Saturday, September 12, 2009

Navigationally challenged

I will feel better once I know that my youngest daughter has arrived in London. She is traveling there for three weeks on a school music/sports tour. I do not enjoy the knowledge that one of my children is flying. I might as well be in the plane too for all the apprehension I feel. Even though I know that statistically we are safer in an airplane than we are in a motor car, I still fret.

I keep a special look out on the news for word of crashed planes. It is one of my pet horrors and more so these days because these days it is not unusual for one or another of my nears and dears to be mid flight.

On top of this I have noticed this strange heaviness in my torso of late, somewhere around where I imagine my ovaries sit, though it could be my intestines. Do they sit on either side? Jim might say, too much information here and I am reminded of the strange unspoken rules of blogging, whatever they are, but I take the plunge and mention it regardless.

I am no good about the location of body parts. I am as geographically challenged traveling around the internals of my body in my mind as I am traveling in my imagination through the countries of the world.

I have heard that women are less navigationally able than men, but with me it is worse. I cannot distinguish north from south, east from west. I can tell my right from my left by noting the presence of a writing lump on my right hand. But even now as I sit at my desk in my familiar writing room I have to think long and hard about where north, south, east etc are situated in relation to me.

I think the south is ahead of me because I know that I must travel down Tooronga Road to get to the seaside suburbs and Cheltenham where I once lived. Tooronga Road is to one side of the house in which I live and running therefore in a southerly direction. If south is in front then north is behind. Now I know the sun rises in the east in Australia and therefore looking out my window to where the sun first appeared this morning I must be looking eastwards. And west is its opposite. So now I have located my self in a north, east, west and southerly direction, I feel better.

If you were to ask me where England lies, and where my daughter is traveling relative to home I must think again. But I know we speak of Northern Europe and the North Pole. All these are ahead up above as I see it in my mind’s eye, so England is most likely to the north of us. Probably not directly north, though .

Having vaguely located myself and my traveling daughter I must begin to write more serious things elsewhere. Maybe I should also visit a doctor to establish that I do not have some dreadful disease that needs immediate treatment. This a comment from my hypochondriacal self.


Jim Murdoch said...

My brother's first wife let me feel her ovaries. I don't think many men outside the medical profession could say that. They were rock hard, like a couple of smallish eggs. It was in my parents' back garden of all places too. I can't remember if they gave her pain or even the reason for their hardness I'm afraid. Of course if the pain is more at the back then it could be your kidneys. Having had a kidney stone I can tell you that is not a fun pain. Other than wind I can't say my intestines have ever given me much trouble.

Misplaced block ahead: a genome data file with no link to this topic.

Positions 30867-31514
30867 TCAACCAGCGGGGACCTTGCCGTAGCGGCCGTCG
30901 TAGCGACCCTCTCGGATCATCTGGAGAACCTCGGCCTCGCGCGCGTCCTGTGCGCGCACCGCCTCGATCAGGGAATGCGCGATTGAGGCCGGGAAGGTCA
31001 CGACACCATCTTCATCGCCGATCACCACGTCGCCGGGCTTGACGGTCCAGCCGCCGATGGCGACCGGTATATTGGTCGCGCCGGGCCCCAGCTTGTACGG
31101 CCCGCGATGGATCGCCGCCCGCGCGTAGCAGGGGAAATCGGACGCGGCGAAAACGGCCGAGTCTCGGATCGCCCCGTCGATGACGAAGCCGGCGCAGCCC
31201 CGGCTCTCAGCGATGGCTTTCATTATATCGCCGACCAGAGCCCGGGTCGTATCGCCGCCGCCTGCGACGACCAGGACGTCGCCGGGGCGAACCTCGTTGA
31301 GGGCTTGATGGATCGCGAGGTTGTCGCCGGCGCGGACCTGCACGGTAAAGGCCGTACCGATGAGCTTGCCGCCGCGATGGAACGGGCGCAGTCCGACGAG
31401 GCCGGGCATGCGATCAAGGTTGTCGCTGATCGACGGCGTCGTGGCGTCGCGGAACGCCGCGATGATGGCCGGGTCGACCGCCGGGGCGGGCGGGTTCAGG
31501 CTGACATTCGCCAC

As for England, I just think of it as down. Mind you I couldn't tell you what direction I'm facing just now. And for some reason that doesn't seem to bother me.

Elisabeth said...

I took myself to the doctor’s and he fed my suspicion that I might have a bad case of constipation, not so dire as cancer of the ovaries but uncomfortable nevertheless. I’m now drinking buckets of water to try to get things going again, but not a lot has happened yet and I fear a total shut down of my internal workings. It’s also embarrassing to write about these things. Why is this so? Why do we rate our bodily toilet habits as so unacceptable in literature? Is it that like the act of defecation itself it must be confined to the toilet? the doctor also prescribed an ultrasound for next week to check my innards, if necessary. I trust not.

It seems a strangely intimate offering, to let one's brother in law touch one's ovaries in the family backyard. It reminds me of the strange intimacy of blogs, but maybe it seems more fraught when it involves family.

Jim Murdoch said...

I grew up in a family where my father saw nothing wrong in announcing that he'd just had "a good clearing out" and a mother who had no problems asking if we'd been that day. I've just read a novel by Paul Auster where the protagonist does go to the toilet and we're told exactly what he does. Other than that the only other instance that springs to mind is in Nineteen Eighty-Four where one of the characters uses a toilet "loudly and abundantly". Oh, and of course Beckett had no problems with any kind of bodily activity. No doubt there are more but I can't think.

As for the ovaries episode I wish I could remember more about it. I couldn't even tell you who else was there. Quite possibly my brother was but I don't remember. Katie was a very down-to-earth girl, very open. I'm sure she would have had no problem in describing in great details her bowel movements had she had any problems that way; she may well have done. She was the kind of girl who, if she'd just had breast implants, would offer me a feel and if I balked at the idea she'd very likely grab my hand saying something like: "For God's sake Jim, they're just breasts!" I never regarded what happened that day as "intimate" but I felt trusted and I have a soft spot for her down to this day even though I probably haven't seen her in maybe twenty-five years.